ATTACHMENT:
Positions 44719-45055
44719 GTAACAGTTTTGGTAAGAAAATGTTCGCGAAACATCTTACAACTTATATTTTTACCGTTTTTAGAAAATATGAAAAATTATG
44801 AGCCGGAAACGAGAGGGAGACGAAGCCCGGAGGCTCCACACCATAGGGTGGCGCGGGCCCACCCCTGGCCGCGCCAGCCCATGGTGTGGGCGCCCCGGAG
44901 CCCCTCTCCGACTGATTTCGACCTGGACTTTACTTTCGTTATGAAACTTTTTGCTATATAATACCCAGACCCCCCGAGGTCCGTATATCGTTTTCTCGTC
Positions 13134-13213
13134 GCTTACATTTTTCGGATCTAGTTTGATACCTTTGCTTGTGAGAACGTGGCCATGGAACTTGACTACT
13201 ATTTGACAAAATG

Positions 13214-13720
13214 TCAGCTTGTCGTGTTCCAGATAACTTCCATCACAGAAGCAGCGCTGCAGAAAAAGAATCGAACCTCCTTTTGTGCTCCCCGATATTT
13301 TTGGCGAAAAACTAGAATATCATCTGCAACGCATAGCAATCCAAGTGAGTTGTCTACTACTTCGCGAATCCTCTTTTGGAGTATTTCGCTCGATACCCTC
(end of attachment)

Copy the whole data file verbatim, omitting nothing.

Positions 44719-45055
44719 GTAACAGTTTTGGTAAGAAAATGTTCGCGAAACATCTTACAACTTATATTTTTACCGTTTTTAGAAAATATGAAAAATTATG
44801 AGCCGGAAACGAGAGGGAGACGAAGCCCGGAGGCTCCACACCATAGGGTGGCGCGGGCCCACCCCTGGCCGCGCCAGCCCATGGTGTGGGCGCCCCGGAG
44901 CCCCTCTCCGACTGATTTCGACCTGGACTTTACTTTCGTTATGAAACTTTTTGCTATATAATACCCAGACCCCCCGAGGTCCGTATATCGTTTTCTCGTC
Positions 13134-13213
13134 GCTTACATTTTTCGGATCTAGTTTGATACCTTTGCTTGTGAGAACGTGGCCATGGAACTTGACTACT
13201 ATTTGACAAAATG

Positions 13214-13720
13214 TCAGCTTGTCGTGTTCCAGATAACTTCCATCACAGAAGCAGCGCTGCAGAAAAAGAATCGAACCTCCTTTTGTGCTCCCCGATATTT
13301 TTGGCGAAAAACTAGAATATCATCTGCAACGCATAGCAATCCAAGTGAGTTGTCTACTACTTCGCGAATCCTCTTTTGGAGTATTTCGCTCGATACCCTC